Video Compression

Once a video signal is digital, it requires a large amount of storage space and transmission bandwidth. To reduce the amount of data, several strategies are employed that compress the information without negatively affecting the quality of the image. Some methods are lossless, meaning that no data is lost, but most are lossy, meaning that information is thrown away that can’t be retrieved.

Some simple methods of data compression are:

Lossless Codecs

Once these basic methods have been employed, much more intensive algorithms can be employed to reduce the amount of transmitted and stored image data. Mathematical algorithms can be used to encode and decode each video frame. These codecs (such as enCode and Decode) must be installed in the VTR or software you are using to play back your video. For example, QuickTime supports many different video codecs for video export and playback.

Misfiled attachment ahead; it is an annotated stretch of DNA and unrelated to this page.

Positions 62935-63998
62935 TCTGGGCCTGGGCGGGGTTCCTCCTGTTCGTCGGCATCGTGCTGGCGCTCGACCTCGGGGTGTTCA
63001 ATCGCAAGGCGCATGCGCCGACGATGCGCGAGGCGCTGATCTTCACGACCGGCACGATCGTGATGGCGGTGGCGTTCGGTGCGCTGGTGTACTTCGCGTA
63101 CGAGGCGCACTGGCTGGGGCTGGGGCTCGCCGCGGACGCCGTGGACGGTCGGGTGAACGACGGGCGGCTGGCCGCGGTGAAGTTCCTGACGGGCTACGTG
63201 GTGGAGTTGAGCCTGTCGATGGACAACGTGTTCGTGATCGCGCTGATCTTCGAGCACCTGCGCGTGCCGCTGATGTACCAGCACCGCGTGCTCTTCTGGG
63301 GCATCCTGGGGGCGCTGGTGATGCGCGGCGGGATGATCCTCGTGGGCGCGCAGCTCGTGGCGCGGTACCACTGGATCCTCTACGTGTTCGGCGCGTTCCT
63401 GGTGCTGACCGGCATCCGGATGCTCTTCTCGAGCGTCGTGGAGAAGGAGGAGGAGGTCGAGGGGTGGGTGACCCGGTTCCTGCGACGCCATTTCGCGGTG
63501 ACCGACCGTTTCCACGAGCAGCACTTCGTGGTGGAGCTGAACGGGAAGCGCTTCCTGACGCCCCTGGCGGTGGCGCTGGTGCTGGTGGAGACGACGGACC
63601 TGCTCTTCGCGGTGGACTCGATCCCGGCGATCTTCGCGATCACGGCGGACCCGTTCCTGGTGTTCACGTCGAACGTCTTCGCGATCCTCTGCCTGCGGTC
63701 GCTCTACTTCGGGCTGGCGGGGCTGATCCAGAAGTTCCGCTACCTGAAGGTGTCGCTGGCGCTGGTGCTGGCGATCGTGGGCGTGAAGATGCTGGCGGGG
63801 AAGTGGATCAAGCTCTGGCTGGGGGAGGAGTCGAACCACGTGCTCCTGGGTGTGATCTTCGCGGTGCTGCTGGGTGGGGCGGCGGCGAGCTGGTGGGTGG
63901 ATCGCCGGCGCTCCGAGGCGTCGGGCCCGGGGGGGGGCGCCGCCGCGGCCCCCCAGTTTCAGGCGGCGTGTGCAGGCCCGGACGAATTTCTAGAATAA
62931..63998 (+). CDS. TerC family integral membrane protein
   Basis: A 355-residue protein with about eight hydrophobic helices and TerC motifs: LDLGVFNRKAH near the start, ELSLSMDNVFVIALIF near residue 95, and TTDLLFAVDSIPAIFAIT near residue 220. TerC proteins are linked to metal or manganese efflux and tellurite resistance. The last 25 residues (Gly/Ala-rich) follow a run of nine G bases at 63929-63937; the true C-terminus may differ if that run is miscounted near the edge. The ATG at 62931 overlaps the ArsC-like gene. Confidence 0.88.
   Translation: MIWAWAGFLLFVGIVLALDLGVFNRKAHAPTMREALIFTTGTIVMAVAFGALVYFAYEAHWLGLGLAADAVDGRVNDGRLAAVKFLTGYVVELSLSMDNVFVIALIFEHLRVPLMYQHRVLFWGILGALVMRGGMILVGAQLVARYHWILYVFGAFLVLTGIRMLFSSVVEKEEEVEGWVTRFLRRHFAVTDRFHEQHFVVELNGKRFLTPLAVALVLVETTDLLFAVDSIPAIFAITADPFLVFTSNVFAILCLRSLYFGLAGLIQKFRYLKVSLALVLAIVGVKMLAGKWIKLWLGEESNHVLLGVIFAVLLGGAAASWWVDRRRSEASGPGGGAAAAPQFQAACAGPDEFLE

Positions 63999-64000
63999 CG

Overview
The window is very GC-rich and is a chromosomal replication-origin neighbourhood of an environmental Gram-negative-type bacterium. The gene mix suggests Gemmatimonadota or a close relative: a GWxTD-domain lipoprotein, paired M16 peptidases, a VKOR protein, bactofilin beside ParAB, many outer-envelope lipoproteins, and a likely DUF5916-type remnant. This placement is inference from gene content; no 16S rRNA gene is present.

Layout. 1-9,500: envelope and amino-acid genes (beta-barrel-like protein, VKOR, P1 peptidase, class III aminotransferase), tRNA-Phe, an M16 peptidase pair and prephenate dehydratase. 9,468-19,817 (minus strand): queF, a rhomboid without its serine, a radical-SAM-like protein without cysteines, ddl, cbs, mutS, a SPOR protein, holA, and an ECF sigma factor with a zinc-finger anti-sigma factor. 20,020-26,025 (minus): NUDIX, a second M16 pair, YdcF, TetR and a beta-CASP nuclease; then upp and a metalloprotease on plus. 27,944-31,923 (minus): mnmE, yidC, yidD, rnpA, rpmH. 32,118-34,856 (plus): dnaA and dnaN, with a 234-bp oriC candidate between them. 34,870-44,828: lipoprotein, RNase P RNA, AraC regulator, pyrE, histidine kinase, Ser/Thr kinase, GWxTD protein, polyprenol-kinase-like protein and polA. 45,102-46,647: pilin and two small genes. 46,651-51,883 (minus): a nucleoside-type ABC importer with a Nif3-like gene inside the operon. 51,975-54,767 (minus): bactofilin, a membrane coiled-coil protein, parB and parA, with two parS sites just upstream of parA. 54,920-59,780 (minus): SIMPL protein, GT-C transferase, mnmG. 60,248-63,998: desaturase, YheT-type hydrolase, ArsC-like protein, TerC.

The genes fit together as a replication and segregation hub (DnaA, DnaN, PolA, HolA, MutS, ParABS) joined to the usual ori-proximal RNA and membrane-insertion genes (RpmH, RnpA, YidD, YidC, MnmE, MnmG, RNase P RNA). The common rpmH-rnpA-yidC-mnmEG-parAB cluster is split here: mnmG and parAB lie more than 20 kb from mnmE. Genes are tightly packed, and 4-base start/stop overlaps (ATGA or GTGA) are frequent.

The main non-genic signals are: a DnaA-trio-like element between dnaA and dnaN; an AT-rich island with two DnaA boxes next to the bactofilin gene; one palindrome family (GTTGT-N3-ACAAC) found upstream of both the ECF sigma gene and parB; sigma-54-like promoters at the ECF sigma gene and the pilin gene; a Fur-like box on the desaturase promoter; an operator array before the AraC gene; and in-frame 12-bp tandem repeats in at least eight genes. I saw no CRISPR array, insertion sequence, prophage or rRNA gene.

The simplest encoding algorithm, called run-length encoding, represents strings of redundant values as a single value and a multiplier. For example, consider the following bit values:


Using run-length encoding on the bit values above can reduce the amount of information to:

0 x 24, 1 x 16, 0 x 24

Or in binary:

0 [11000], 1 [10000], 0 [11000]

In the example above, the original 64 bits can be transmitted using only 18 bits.

Run-length encoding is lossless, because all the information is retained after decoding. This technique is particularly useful for computer graphics applications, because there are often large fields of identical colors.